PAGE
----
I am currently doing some studies on funicular unreinforced concrete shells. One of the most important things is of course to interpret the results correctly, especially with a brittle material like concrete. As I am now digging into this topic, some basic questions arose:
One has to be careful as for example the
Utilisation visualisation of the
ShellView of Karamba is not valid for materials like concrete as it based on the Van-Mises yield criterion (see manual). If this is the case wouldn’t it make sense to script the
ShellView in a way where it turned orange indicating that one should be careful what failure criterion is being used?
As indicated by the native material definition in Karamba the Rankine hypothesis is used for concrete. This means that the principal stresses are of primary interest AFAIK. However displaying all relevant stresses become a bit cumbersome as one has to check first and second principal stresses as well as upper and lower layer resulting in 2²=4 different display-meshes. Is there a reason why the utilisation component displays a “thickened” mesh simultaneously displaying upper and lower layer, while the principal stress display doesn’t do that?
Is it also a valid approach to just check the respective maximum principal stresses via the
ShellVecResults component and see if they are below the allowable stresses (fc & ft)? Or to ask this question more broadly: What stresses/parameters should one check in order to validate the structural behaviour of a funicular unreinforced concrete shell?
Thanks a lot! Cheers,
ad 1.) in Karamba 2.2.0 the utilisation output of the ShellView-component is the ratio between equivalent stress and strength. The corresponding entry in the manual was not correct. Thanks for the hint!
ad 2.) The reason why there is only one value for equivalent stresses is that they do not have a sign. In order to have a similar ‘utilization’-output for shells and beams the utilization for shells is signed. Therefore the display on upper and lower side of the shell cross sections.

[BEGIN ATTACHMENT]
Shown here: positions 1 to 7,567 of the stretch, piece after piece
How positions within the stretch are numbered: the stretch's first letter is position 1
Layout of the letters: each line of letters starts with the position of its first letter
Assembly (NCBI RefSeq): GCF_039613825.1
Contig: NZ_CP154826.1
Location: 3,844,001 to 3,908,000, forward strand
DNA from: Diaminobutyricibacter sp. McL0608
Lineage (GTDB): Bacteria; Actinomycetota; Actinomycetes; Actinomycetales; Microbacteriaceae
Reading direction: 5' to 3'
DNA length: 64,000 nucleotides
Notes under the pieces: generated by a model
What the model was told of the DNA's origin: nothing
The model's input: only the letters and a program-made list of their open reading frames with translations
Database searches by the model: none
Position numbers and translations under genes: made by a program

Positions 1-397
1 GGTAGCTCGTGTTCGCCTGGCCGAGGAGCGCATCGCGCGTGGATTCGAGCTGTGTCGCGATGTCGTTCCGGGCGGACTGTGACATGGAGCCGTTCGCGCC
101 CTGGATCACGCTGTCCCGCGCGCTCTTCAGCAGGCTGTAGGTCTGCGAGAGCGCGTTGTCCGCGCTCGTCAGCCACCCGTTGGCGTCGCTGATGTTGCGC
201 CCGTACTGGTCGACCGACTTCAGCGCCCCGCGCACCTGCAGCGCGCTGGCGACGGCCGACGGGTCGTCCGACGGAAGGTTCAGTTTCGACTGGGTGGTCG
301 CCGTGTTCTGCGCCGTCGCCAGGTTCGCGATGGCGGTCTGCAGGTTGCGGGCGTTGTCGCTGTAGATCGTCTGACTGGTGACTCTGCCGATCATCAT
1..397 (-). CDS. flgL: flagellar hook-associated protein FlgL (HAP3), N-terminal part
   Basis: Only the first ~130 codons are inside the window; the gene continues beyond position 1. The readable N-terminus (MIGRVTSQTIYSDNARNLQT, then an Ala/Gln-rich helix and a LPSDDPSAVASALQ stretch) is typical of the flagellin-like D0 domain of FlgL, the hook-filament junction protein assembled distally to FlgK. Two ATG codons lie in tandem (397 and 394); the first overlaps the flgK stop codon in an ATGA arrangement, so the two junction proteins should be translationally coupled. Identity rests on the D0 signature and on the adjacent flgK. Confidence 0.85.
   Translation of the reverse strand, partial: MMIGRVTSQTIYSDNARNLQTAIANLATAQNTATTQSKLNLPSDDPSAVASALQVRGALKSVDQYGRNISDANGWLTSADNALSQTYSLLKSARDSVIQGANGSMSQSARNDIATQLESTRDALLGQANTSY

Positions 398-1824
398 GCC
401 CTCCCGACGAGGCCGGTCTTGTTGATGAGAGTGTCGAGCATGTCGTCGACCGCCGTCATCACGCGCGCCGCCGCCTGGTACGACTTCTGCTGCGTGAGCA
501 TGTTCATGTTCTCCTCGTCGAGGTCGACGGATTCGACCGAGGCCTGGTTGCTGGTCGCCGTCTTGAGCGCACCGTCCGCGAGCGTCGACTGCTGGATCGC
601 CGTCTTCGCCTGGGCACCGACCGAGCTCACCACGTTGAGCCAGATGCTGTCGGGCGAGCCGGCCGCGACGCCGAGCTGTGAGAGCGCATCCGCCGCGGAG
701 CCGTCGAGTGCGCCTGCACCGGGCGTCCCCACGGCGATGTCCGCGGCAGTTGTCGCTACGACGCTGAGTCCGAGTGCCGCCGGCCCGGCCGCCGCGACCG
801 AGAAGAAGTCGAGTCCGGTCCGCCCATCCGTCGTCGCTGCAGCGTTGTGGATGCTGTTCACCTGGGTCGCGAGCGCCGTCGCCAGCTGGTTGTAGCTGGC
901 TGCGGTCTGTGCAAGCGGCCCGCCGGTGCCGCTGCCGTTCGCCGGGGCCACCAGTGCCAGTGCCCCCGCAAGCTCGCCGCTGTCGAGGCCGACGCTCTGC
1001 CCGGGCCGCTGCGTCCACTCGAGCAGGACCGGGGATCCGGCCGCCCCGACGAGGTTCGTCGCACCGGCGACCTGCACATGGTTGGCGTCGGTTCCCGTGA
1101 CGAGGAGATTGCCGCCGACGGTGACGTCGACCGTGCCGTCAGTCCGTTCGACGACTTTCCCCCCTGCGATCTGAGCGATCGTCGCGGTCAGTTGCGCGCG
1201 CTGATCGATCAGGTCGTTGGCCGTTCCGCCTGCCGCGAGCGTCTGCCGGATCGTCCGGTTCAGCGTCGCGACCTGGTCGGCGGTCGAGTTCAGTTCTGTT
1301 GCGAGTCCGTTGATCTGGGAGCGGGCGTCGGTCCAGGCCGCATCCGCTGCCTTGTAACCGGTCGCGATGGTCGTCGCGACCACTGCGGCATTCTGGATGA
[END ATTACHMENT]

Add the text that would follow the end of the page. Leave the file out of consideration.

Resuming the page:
ad 3.) For unreinforced concrete compare the principal stresses with ft and fc. This is also what the CroSecOpti-component does.
A fourth question:
The shell forces component gives principal or local stresses. However, one cannot define a layer ranging from -1 to 1.
Are the resulting stresses an average of the stresses on the whole section of the shell?
thanks for your remarks!
ad 1.) Yes, k3D choses the equivalent according to the material.
ad 2.) I see. The question is how to adapt the user interface. One option would be an additional button to switch to display of stresses at upper/lower side which would disable the ‘Position of results’-slider. This however makes the ShelllView-Component a bit more complicated to use. Another option would be to display the shell results at the position of the layer and not at the center. In this way two ShellView-components could be used to achieve the same effect without additional UI-elements. I have to discuss this with my colleagues.
ad 3.) You are welcome! Thanks for your feedback!
ad 4.) The distributed cross section forces result from integrating the stresses over the height of the cross section. They are the stress resultants with respect to the middle-plane. Therefore no layer position is needed.
Sure thing, it is a pleasure to be potentially helpful.
I agree, maybe there is a way to implement this in a way that is not adding complexity to the Karamba UI. Maybe by inputting a single True/False-value? Staying with this logic, one could however ask, why a “thickened mesh” is displayed with the
utilization display in the first place. Maybe this additional True/False-value could also enable the possibility to display each layer from -1 to 1 (like the principal stress display). Maybe this addition would make the
ShellView component more coherent actually (spontaneous thought).
- Got it, but just what exactly do you mean by “with respect to the middle-plane”?
thanks for you suggestion under 2.), I added it to the roadmap.
Ad 4.) With respect to the middle plane means, that the calculation of the distributed moments involves ‘x * sigma * dA’ where x is the distance from the middle plane.
Got it thanks for clarification!